Thursday, March 15, 2007

The post where she hits google paydirt

I have to tell you, this is a very untrafficked blog. There are probably three people who check it every day, and I only average 4 first-time visitors a day. I have had three hits from google in the last two months. One of those was someone searching the name of my blog. I got a hit from someone looking for pictures of the new BBC Jane Eyre series, and one from someone who found me via a Richard Armitage search.

Imagine my extreme pleasure, then, when I noticed a hit from google today. This curious visitor was looking for information on -- get this -- "how to help a squirrel with itchy skin." A squirrel with itchy skin!! Now, I know how they landed here - some combination of my squirrel posts and the one on Livy's visit to the vet - but really now. Isn't that fantastic?? I am really pleased, I tell you. Pleased as pie.

Is this squirrel itchy?
Itchy skin: The plague of squirrel-kind. This poor rodent has been afflicted with itchy skin for months. He has been disowned by his family and is now living in a drafty hole abandoned by woodpeckers. Who will help the squirrels? Will you?

In order to meet the needs of my new and potential visitors, I'd like to take a moment to discuss the itchy skin affliction among the squirrel population. Itchy skin afflicts approximately 80 per cent of all squirrels at some point in their lifetime. While some may be solely due to environmental conditions such as dry winter air or sun damage, some itchy skin is caused by pests, bacterial infections, and chemical imbalances in the skin and fur follicles.

Fleas are a common causing of itching and scratching, in which case I would suggest pet shampoo (probably kitten shampoo is best). You may have to catch the squirrel in a live trap and dump it in a tub or basin of warm soapy water to administer the treatment. If your squirrel spends a lot of time in the sun, I would suggest you check the affected areas for suspicious moles or hair growth (good luck). If you discover that it is nothing more than dry skin, hold him by the tail and dip him in some (room temperature!) peanut oil or sunflower oil (you know, whichever is his favourite). That should help with the dryness, and encourage grooming, too (what fun you will have watching him eat his fur! Those squirrels will eat anything). Finally, if it is some strange rodent skin condition that you cannot treat using any of these methods, talk to the hamster expert at your local pet store. One be-toothed rodent is the same as the next, right?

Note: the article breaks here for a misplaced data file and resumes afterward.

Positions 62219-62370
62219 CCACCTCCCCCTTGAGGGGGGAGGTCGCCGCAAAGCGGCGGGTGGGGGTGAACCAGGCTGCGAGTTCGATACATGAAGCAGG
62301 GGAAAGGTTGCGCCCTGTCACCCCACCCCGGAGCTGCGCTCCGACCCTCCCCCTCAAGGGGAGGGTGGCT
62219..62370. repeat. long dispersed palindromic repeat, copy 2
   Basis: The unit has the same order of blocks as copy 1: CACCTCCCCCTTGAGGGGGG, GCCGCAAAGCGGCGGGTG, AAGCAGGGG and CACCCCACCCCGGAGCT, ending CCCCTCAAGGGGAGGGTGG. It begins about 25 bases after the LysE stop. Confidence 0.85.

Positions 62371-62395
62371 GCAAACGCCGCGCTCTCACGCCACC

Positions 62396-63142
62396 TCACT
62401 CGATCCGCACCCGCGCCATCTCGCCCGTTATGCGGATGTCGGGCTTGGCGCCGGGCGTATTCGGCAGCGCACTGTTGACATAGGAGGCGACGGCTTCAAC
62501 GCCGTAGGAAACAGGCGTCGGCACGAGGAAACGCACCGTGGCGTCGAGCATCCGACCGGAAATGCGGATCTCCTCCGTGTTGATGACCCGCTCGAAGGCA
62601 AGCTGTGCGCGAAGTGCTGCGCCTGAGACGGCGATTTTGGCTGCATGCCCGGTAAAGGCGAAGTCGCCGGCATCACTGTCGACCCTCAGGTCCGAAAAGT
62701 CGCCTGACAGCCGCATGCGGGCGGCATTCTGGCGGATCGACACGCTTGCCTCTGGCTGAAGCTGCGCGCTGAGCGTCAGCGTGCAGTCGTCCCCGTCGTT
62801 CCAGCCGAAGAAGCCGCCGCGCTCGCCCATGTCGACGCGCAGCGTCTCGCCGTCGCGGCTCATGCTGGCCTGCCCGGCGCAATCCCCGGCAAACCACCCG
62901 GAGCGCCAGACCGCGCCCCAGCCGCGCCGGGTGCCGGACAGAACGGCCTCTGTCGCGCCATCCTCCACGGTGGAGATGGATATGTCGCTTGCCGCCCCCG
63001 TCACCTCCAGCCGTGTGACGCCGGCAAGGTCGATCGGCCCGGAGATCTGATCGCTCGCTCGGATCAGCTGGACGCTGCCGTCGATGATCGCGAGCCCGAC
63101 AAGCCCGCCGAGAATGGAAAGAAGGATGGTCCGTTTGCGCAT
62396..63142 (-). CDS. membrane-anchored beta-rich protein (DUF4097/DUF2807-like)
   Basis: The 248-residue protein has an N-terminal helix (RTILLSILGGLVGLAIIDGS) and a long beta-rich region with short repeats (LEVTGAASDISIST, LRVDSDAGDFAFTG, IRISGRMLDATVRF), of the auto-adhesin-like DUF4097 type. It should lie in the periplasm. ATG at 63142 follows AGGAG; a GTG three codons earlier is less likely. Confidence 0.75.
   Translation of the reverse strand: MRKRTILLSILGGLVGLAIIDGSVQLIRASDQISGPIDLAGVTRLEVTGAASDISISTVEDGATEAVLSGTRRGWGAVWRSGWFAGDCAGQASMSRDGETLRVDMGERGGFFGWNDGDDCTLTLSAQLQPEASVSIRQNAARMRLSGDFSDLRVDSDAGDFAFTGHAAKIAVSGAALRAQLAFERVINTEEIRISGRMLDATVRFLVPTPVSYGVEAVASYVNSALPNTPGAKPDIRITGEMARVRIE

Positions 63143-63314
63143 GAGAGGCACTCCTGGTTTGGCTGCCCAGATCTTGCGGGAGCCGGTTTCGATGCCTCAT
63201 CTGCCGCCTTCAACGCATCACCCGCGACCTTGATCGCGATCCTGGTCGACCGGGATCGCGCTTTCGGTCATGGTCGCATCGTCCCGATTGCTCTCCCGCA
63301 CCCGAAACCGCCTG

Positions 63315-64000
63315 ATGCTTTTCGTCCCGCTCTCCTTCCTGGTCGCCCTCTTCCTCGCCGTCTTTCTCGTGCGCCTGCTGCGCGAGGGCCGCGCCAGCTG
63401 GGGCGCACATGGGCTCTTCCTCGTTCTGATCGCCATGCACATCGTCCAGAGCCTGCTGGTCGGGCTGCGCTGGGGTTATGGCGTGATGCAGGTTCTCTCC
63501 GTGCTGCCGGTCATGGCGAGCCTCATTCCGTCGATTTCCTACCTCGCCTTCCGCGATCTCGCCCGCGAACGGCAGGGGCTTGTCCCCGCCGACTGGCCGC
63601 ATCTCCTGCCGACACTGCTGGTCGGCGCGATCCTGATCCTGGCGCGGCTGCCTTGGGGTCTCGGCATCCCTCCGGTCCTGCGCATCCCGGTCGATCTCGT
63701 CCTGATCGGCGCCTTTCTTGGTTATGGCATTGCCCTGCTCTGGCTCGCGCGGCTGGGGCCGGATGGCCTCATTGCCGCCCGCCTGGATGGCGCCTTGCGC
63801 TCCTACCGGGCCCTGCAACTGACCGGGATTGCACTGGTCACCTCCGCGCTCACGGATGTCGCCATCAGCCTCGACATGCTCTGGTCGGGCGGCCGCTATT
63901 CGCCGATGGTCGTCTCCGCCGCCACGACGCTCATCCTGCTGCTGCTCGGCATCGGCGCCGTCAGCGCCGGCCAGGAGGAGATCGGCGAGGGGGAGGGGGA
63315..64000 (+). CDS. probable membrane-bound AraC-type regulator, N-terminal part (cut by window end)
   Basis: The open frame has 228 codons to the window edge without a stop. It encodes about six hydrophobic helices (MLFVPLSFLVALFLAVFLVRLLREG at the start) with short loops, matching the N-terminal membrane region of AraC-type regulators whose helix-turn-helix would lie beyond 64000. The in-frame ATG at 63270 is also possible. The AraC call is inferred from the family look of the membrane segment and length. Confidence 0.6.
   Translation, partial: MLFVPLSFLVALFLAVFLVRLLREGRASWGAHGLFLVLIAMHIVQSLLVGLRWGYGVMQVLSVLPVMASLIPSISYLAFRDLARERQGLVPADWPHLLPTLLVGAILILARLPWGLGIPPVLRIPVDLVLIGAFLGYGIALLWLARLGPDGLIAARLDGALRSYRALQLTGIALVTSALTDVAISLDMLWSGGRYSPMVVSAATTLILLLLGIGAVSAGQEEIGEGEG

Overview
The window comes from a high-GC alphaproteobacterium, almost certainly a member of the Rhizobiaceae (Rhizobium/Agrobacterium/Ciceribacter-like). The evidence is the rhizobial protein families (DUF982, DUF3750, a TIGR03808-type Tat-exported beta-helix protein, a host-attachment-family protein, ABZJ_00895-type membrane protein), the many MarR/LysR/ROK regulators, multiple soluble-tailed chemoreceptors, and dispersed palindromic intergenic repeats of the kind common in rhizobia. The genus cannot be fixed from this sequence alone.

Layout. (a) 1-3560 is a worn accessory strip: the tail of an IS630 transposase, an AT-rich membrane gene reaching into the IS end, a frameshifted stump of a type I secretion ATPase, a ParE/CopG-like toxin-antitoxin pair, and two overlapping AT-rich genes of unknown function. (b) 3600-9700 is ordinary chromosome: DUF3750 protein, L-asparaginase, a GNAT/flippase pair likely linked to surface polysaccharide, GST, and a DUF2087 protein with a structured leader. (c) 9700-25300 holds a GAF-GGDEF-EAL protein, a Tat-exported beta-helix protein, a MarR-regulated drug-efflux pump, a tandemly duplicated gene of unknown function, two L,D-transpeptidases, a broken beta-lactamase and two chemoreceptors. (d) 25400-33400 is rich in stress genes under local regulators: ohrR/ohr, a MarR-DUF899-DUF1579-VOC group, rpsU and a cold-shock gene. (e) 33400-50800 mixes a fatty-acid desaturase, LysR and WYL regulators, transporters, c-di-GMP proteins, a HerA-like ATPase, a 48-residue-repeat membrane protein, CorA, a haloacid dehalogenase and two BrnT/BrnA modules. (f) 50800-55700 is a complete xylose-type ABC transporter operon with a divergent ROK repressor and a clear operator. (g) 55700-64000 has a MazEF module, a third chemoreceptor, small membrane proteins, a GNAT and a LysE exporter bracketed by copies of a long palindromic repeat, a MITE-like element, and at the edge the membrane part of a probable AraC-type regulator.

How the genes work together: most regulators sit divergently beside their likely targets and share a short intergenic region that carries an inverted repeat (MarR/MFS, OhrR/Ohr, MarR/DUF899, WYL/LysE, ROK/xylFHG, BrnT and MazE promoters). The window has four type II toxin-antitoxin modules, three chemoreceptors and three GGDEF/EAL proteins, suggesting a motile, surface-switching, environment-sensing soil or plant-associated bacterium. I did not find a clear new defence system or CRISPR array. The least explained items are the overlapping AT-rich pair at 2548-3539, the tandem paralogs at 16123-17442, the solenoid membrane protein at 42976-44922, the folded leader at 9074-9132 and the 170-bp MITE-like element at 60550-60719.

And finally finally, if you actually want to know how to help an itchy squirrel, this is not the place to look for it. But you are more than welcome to come back! Oh, and bookmark me. And leave comments! It's not that I'm desperate for more readers. It's just that I'm desperate for more readers who are concerned about the health issues of poor defenceless squirrels.

3 comments:

Threnody said...

This is the funniest blog post I've read in quite a while. I was ACTUALLY laughing out loud for once. So that should be some consolation, right?

By the way, your page load figures don't include people (like me) who subscribe to the RSS feed.

Anonymous said...

Where to you:
a) get the time to research this
stuff, and
b) find this stuff.

I see a rosy employment future with the Bathroom Readers Institute. If they had more of this stuff, I'd probably fall off my throne.

Cat

Sarah O. said...

Threnody: Thanks! That is very encouraging. About the funny thing. And yeah, I figured the RSS feed affected the count, but thought it was minimal, since I don't know that many people who actually make use of RSS feeds.

And Cat: First, you can use your blogger profile! It'll get you more hits. Second, well, I wouldn't recommend anyone should actually follow my advice. . . I was completely legit, ethical, and above-board in "j-skool", but that doesn't mean I didn't learn how to blave.